Former Conservative Cabinet Minister Lord William Waldegrave has released his account of one of the most exciting times in British politics' modern age.

Educated at Eton, Oxford and Harvard, and serving in Cabinet from 1990-97, Waldegrave's memoir reflects on the passing of an era.

A Different Kind of Weather is a memoir of political successes and failures, detailing all the drama of life in Westminster during a transitional period of power. Here we find out what he feels about the current political climate.

 Did you enjoy the writing process behind _A Different Kind of Weather_?

I did, I wrote it over four years and it changed quite a lot through that time. At the beginning there was probably too much immediate anger about things. That all disappeared and then I had to be careful not to go too far the other way and make it too impersonal. I did begin to enjoy it, and I had good advice from my daughters, Katie and Harriet, and my wife, Caroline, too.

Reflecting back, how has politics changed since you were in cabinet yourself?

Well some things have changed a lot, I mean the civil service that I wrote about really has changed, not always for the better I think; everybody seems to be on short term contracts and things now which is sad.

I think politics is in a pretty low state at the moment in terms of trust and it needs a lot of rebuilding.

Do you think there's always been a bit of an integrity problem with politics or is this a recent phenomenon?

We've tended to begin to import - and I'm afraid some of it from America - this sort of 'attack' kind of politics. There's always been competition in politics and there's always been tough politicians but ultimately I think there has to be a line drawn somewhere on how much attacking you can do.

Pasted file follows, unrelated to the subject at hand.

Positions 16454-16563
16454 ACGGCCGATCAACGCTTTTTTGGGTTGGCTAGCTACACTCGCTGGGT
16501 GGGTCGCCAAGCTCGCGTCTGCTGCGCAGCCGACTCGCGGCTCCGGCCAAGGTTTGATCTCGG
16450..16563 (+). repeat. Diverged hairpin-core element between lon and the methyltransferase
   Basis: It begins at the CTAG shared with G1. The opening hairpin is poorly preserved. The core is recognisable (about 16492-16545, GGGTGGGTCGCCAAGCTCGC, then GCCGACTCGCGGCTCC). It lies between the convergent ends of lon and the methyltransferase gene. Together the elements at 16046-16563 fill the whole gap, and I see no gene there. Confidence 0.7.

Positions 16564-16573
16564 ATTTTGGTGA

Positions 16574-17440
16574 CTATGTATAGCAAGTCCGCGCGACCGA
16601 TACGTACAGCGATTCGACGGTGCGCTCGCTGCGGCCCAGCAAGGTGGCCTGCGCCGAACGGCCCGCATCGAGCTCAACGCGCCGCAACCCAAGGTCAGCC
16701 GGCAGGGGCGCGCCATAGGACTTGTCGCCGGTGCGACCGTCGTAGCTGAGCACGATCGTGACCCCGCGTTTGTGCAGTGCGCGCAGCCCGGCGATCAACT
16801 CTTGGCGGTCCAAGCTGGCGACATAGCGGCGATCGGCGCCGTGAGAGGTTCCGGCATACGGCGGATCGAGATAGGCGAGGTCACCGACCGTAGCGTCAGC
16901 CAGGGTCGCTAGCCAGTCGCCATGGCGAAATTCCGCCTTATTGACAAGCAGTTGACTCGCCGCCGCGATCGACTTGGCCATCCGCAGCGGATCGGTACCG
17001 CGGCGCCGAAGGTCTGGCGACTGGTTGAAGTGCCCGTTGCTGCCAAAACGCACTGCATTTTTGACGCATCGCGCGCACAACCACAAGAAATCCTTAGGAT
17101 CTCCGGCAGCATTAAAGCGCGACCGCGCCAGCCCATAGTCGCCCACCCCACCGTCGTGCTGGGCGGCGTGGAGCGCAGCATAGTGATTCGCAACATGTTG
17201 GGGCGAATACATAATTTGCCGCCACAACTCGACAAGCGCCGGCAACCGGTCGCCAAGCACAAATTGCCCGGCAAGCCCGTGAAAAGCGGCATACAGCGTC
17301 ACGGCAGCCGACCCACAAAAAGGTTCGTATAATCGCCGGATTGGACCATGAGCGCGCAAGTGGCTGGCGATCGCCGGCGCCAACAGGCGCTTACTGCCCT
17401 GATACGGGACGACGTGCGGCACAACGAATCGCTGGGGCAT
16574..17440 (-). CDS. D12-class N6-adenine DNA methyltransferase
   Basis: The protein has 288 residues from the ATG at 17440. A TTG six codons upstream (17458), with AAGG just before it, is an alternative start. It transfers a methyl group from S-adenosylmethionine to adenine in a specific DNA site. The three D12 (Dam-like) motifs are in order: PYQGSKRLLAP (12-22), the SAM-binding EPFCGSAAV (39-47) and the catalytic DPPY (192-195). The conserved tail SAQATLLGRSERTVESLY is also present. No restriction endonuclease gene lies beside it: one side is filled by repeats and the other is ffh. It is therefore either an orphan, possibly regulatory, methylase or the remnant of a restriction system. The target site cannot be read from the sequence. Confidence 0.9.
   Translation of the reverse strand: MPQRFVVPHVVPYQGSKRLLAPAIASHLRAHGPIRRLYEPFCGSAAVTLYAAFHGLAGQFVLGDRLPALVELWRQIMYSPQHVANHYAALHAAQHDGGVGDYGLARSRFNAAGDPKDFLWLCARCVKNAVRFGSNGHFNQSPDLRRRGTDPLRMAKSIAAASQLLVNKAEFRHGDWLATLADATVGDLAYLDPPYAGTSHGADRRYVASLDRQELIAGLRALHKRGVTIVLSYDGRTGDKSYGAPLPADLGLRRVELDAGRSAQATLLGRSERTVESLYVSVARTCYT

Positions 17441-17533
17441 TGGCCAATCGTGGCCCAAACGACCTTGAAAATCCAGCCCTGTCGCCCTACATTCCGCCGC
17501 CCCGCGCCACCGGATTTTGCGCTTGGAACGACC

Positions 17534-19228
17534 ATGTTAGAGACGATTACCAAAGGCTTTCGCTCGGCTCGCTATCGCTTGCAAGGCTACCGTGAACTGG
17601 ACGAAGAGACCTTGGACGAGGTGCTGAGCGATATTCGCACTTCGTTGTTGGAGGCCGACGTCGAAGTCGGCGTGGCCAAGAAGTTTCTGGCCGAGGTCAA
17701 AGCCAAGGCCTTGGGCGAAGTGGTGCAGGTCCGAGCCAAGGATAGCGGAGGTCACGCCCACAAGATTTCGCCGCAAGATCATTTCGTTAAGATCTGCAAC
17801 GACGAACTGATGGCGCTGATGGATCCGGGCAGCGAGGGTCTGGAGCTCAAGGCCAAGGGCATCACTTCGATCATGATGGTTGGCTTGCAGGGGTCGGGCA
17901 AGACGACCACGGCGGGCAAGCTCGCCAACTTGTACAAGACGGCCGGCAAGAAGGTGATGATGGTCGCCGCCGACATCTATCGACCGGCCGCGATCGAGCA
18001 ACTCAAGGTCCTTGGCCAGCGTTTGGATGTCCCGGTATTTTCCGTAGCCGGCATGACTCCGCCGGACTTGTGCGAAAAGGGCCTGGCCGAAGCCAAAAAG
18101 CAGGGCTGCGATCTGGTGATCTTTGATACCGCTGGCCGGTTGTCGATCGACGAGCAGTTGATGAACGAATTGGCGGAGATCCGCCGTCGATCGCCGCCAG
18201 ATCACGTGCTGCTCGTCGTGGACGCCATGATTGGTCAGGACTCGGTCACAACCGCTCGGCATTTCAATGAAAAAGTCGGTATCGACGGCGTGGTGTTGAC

Because of course, if all politicians say that all other politicians are liars, then in the end the public is going to say, 'well if they all say they are all liars, why shouldn't we believe them?'

Were you inspired by any other political memoirs when you were researching your own?

There were some other really good memoirs, I thought Ferdinand Mount's was a good one, and one from long ago by Jock Colville that was really good. However do you remember Spike Milligan wrote a really good take off of war memoirs called _Hitler and My Part in His Downfall_? I tried to get away from the ones that said that everything that had gone right was down to them and everything that went wrong was done by somebody else. We all make mistakes and the best thing is to try, difficult as it is, to be truthful.

Do you think you'll be reading Nigel Farage's autobiography?

I think I'll leave it for a few years probably and see where we get to [laughs]. Because you can't tell when things are too near, you've got to see the shape of things I think and let the dust settle a little bit.

Do you think UKIP is a danger to the Tories in the upcoming elections?

Curiously enough I think it's a danger to all parties including Labour and including the Liberals. Because I think it tries to say things which are not really realistic; they get people to say their prejudices and then vote for them whereas most people are wiser than that and I think it's a pity if people try and stir up the negative aspects of politics all the time. Churchill said trust the electorate and that's the best logo of all I think.

Why do you think young people aren't voting at the moment - does this need addressing?

I do think it is partly because most young people are hopeful and have some ideals and want to make things better and I think there is a danger of looking at politicians attacking each other all the time and thinking, I really don't find this very attractive. Lots of young people get involved in single campaigns, they do work for voluntary organisations, they go work abroad, they do all kinds of good things, but they don't seem to be joining political parties so much and I think the political parties ought to think about that carefully.

 Lord William Waldegrave is the author of _A Different Kind of Weather_, published by Constable, out now.